Members of the Austin Firefighters Association have voted to oppose Proposition A, the citizen initiative backed by Save Austin Now and the Austin Police Association that if approved by voters would require the city to hire around 500 new police officers.
The city’s budget office estimates that complying with Prop A’s mandate of 2.0 police officers per 1,000 Austinites and a minimum of 35% “uncommitted time” for those officers, along with other provisions, could cost up to $120 million in each of the next five years. At a press conference announcing the results of the vote, AFA President Bob Nicks stressed the outcome reflected the union’s problems with the proposed initiative, not with the police force.
“We consider Austin police Officers our brothers and sisters,” Nicks told reporters. “Firefighters are very disturbed by the disrespect shown to men and women of the police department of late, especially during the defunding exercises, and the protests,” he said, referring to City Council’s decision to cut about $20 million from the Austin Police Department budget in 2020 following that summer’s Black Lives Matter demonstrations.
However, Nicks added, Prop A is a “poorly written law that contains cost escalators,” like the “uncommitted time” requirement, which would likely push the cost of the measure well beyond what would be needed to maintain 2.0 staffing. Also, APD already faced difficulty filling its vacant officer positions even before protests broke out following the police killings of George Floyd and Michael Ramos in 2020; it may need to increase the starting salary for cadets and rookie officers to attract the recruits needed to get to 2.0 staffing.
Following a town hall on Sept. 20 which hundreds of firefighters attended virtually and in person to hear from opponents and supporters of Prop A, union members were asked if they wanted the AFA political action committee to spend no more than $15,000 to oppose the measure, or to remain neutral. About 600 of AFA’s 1,100 members took part in the vote, with 57% agreeing to oppose Prop A.
Nicks said the AFA PAC will produce videos and digital ads intended to convey the message that firefighters do not oppose a fully funded police department, but that Prop A is a “bad law that will actually hurt public safety overall,” because it could force budget cuts to Fire and Emergency Medical Services as well as other city services. Nicks added that AFA PAC would accept financial contributions from individuals and other organizations wanting to oppose the measure, so long as the AFA board deems that the contributors have been “respectful to police officers.” For Nicks, that means the various criminal justice advocacy groups that have formed the Equity PAC to oppose Prop A would be off limits.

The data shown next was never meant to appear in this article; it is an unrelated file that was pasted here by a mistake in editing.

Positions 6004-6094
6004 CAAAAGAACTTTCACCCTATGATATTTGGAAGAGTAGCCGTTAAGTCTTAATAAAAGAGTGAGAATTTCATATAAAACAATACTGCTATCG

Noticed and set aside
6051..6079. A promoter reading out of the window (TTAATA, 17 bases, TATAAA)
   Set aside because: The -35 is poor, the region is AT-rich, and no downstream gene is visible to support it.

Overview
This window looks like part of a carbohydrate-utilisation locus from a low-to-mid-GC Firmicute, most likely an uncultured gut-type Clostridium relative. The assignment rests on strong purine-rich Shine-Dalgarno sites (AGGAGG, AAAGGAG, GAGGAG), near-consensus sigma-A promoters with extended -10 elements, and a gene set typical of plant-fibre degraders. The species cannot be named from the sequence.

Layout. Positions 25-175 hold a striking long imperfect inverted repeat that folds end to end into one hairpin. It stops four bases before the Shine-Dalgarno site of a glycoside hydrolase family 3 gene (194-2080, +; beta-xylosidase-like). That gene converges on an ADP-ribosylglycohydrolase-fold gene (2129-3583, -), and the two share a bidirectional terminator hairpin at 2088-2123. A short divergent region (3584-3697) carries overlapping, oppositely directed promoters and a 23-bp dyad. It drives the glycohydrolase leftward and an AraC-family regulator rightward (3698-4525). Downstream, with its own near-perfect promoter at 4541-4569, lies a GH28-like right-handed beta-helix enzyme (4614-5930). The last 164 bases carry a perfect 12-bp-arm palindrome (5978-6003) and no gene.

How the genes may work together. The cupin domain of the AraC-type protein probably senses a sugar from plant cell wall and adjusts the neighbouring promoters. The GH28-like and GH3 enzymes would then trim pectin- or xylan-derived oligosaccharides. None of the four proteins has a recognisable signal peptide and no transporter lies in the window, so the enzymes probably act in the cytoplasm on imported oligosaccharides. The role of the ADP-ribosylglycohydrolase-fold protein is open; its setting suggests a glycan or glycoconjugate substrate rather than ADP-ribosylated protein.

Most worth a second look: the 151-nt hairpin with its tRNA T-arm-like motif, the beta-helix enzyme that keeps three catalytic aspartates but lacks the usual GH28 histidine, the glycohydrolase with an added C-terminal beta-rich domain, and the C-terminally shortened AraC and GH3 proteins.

“We hope to be a trusted source that can provide true and vetted information to the public on Prop A,” Nicks said, and “help people see through the lies and confusion” surrounding the ballot measure. The AFA boss took aim at Matt Mackowiak, the Travis County Republican Party chair who formed Save Austin Now, who he accused of “trying to pull firefighters away from the real issues by distracting them with personal attacks, lies, and confusion.”
Police union president Ken Casaday said the results of the vote were upsetting, because the APA remained neutral last May as the firefighters won voter approval of their own initiative (also Proposition A) to increase their power in collective bargaining with the city. With that power, AFA can push for firefighters to enjoy pay parity with police officers, which could also force other city departments to trim their budgets.
Casaday also noted that about 54% of AFA members voted in the poll to determine if AFA should oppose the measure, and among respondents, the result was close. “What that tells me is most members didn’t want anything to do with it,” Casaday told the Chronicle. “Maybe half the firefighters oppose Prop A, but 46% of his membership didn’t vote.”
Selena Xie, president of the Austin EMS Association, told us that despite the AFA vote her union has thus far decided to stay out of the Prop A campaign and will likely remain that way. “The board has not taken a position,” Xie said, “and I am not going to ask the board to ask our membership if they want to oppose the measure. I don’t anticipate any board member to do that either.”
Xie acknowledged she has concerns about the budgetary impact Prop A would have on EMS, which has also struggled to fill vacant positions and seen its medics working more overtime without financial incentives. “We are still working through what the actual ramifications to the budget will be between different estimates,” provided by the city, Xie said.
But, Xie added, the campaigns for and against Prop A have become so polarized that the merits of the policy have become obscured. “It’s become an emotional issue,” Xie told us. “Due to our short staffing and increased amount of overtime medics are working, it’s just not our top priority right now.”
As the Chronicle prepared to publish this story, SAN had not issued a statement in response to the AFA membership vote and did not respond to our requests for comment.